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I am an Estate Planning & Elder law Attorney with the law firm of Fafinski, Mark & Johnson in Eden Prairie, Minnesota. As part of the FMJ team, I meet with clients to design, draft, and execute legal documents (Wills, Trusts, Powers of Attorney, and Health Care Directives). I also offer educational presentations on estate planning and elder law topics in the Twin Cities community.
I bring my high energy level, assertive personality, and sense of humor into all I do. Outside of a professional context, I am a Delano Area Youth Hockey Association coach, a Minnesota Gopher and Minnesota Wild aficionado, a pond hockey enthusiast, and an avid reader/movie connoisseur.
Health Care Directives, Trusts, Wills
Credit Cards Accepted
Jurisdictions Admitted to Practice
Fafinski, Mark & Johnson
Messerli & Kramer P.A.
Estate Planning & Elder Law Attorney
Henningson & Snoxell, Ltd.
Maser, Amundson & Boggio, P.A.
Maser, Amundson, Boggio & Hendricks, P.A.
At Maser, Amundson, Boggio & Hendricks, I handled legal research tasks for the elder law practice group. Research project areas included taxation, special needs trusts/planning, elder abuse and various benefits qualification/application issues. Additionally, I wrote and edited blog posts on elder law topics for publication upon Maserlaw.com, as well as helping develop and edit presentation material.
Pemberton Law Firm
As a Summer Associate at Pemberton Law, my duties primarily consisted of legal research, document review, and memo drafting. My experience with Pemberton, one of Minnesota's oldest established firms, offered exposure to numerous areas of law including family, real estate, estate planning, and employment/labor law. In my capacity as a Summer Associate, I was able to observe and assist with client interviews, mediations, discovery, and other client communication tasks.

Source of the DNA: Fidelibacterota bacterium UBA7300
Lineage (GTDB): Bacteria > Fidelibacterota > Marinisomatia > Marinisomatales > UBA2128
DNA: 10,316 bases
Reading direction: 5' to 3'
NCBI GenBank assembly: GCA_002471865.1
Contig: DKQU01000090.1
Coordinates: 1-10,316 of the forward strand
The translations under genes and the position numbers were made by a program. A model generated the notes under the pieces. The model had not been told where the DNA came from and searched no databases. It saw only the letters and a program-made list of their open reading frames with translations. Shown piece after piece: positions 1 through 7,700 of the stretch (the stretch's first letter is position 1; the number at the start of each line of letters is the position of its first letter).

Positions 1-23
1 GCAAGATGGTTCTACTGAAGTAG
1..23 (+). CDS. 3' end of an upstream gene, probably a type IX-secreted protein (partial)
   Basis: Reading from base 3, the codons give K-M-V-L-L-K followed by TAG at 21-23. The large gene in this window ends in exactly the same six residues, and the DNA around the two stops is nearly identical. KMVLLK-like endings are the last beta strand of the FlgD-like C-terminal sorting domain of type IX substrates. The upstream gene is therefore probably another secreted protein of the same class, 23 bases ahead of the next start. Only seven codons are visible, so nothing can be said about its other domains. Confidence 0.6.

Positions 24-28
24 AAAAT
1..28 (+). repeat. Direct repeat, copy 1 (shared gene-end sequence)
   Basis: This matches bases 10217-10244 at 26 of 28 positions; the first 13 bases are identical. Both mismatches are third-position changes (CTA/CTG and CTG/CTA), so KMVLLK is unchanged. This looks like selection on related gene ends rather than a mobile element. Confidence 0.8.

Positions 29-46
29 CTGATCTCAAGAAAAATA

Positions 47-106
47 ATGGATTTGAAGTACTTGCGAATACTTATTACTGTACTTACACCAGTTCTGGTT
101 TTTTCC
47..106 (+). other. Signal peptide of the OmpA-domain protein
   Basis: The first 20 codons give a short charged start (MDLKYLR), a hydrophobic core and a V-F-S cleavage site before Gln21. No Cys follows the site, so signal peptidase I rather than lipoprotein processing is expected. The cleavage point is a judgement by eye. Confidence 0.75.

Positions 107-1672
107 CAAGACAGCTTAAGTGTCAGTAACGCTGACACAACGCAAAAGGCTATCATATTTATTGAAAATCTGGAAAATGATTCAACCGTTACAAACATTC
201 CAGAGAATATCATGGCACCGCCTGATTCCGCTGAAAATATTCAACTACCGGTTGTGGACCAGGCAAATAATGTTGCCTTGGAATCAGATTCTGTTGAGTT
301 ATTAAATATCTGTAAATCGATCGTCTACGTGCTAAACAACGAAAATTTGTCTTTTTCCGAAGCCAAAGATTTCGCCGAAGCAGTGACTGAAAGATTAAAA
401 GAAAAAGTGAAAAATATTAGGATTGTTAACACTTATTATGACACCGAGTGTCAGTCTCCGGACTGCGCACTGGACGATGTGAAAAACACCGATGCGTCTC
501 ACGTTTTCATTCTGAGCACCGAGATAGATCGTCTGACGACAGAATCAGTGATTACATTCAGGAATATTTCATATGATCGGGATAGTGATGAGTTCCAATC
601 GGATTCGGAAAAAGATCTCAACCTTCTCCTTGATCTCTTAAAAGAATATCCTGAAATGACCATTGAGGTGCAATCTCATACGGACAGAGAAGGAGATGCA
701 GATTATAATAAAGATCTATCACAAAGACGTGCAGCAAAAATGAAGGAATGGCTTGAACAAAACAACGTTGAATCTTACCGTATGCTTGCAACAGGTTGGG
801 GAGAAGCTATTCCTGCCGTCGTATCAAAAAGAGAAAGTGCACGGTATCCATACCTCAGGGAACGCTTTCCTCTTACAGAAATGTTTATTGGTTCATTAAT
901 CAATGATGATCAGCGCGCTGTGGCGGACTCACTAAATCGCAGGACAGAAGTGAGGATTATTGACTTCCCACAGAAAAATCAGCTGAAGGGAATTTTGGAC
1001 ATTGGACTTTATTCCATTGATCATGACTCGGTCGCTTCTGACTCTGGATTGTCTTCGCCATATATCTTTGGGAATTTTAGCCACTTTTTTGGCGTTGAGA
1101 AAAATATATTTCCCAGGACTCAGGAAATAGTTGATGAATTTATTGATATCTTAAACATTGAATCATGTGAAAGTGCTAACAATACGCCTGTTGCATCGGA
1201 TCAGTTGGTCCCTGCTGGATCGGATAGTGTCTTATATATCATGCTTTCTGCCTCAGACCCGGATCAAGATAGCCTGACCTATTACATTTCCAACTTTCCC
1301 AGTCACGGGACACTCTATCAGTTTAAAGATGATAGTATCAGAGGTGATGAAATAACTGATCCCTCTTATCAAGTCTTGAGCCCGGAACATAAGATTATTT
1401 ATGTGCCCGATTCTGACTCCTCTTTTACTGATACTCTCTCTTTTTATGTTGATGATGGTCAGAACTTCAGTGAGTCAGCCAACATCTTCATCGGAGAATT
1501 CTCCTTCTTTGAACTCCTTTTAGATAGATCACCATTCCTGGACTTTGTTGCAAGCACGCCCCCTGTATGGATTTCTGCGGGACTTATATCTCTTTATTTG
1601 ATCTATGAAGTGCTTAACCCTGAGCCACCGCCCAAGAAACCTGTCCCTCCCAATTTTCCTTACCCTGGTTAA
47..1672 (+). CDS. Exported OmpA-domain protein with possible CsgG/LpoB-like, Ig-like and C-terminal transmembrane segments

University of St. Thomas, Minnesota School of Law
J.D. (2017) | Law
Honors: UST Mission Award: Service & Community, Dean's Scholarship
Activities: UST Fightin' Apostles Hockey President & Participant
University of Minnesota - Twin Cities
B.A. (2014) | Political Science, Leadership
Mission Award: Service and Community
University of St. Thomas School of Law
The Mission Award for Service and Community recognizes members of the UST School of Law community who have shown exceptional service or leadership through living out UST's Mission of commitment to improving the lives of members within our law school community and/or in our local, parish, cultural or global communities.
State Bar of Minnesota
Minnesota State Bar Association
Dementia, Impairment, and the Capacity to Sign Legal Documents, Individual Event: Ethics CEU for Social Workers
Estate Planning 101, Individual Event @ First Evangelical Free Church
Elderly Waiver & Medical Assistance, Individual Event @ Hillcrest of Wayzata Rehabilitation and Healthcare Center.
Protecting Yourself Against Senior Scams, Individual Event @ Westridge of Minnetonka
Elder Law: Insight from an Elder Law Associate, Minneapolis Area Senior Workers Association (MASWA) Monthly Membership Meeting
A: Obtaining a death certificate in Minnesota is a pretty simple process. The Office of Vital Records is responsible for maintaining death records. Each county has its own office location.